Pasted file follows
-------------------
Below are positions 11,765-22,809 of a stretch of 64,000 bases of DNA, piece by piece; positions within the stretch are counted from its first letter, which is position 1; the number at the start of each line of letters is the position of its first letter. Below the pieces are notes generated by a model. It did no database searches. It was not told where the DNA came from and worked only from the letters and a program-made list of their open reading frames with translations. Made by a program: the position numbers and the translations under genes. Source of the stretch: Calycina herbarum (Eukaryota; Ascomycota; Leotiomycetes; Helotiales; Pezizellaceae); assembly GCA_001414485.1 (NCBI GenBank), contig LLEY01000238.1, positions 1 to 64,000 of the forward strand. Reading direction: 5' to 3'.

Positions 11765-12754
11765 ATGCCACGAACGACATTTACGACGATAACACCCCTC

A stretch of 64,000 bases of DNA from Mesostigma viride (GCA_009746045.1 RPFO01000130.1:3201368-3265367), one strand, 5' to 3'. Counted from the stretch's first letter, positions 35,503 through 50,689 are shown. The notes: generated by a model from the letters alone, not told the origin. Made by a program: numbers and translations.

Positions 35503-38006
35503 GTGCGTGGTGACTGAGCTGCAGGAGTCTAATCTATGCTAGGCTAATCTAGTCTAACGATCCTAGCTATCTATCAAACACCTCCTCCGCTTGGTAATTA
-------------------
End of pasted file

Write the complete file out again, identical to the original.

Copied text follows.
Below are positions 11,765-22,809 of a stretch of 64,000 bases of DNA, piece by piece; positions within the stretch are counted from its first letter, which is position 1; the number at the start of each line of letters is the position of its first letter. Below the pieces are notes generated by a model. It did no database searches. It was not told where the DNA came from and worked only from the letters and a program-made list of their open reading frames with translations. Made by a program: the position numbers and the translations under genes. Source of the stretch: Calycina herbarum (Eukaryota; Ascomycota; Leotiomycetes; Helotiales; Pezizellaceae); assembly GCA_001414485.1 (NCBI GenBank), contig LLEY01000238.1, positions 1 to 64,000 of the forward strand. Reading direction: 5' to 3'.

Positions 11765-12754
11765 ATGCCACGAACGACATTTACGACGATAACACCCCTC

A stretch of 64,000 bases of DNA from Mesostigma viride (GCA_009746045.1 RPFO01000130.1:3201368-3265367), one strand, 5' to 3'. Counted from the stretch's first letter, positions 35,503 through 50,689 are shown. The notes: generated by a model from the letters alone, not told the origin. Made by a program: numbers and translations.

Positions 35503-38006
35503 GTGCGTGGTGACTGAGCTGCAGGAGTCTAATCTATGCTAGGCTAATCTAGTCTAACGATCCTAGCTATCTATCAAACACCTCCTCCGCTTGGTAATTA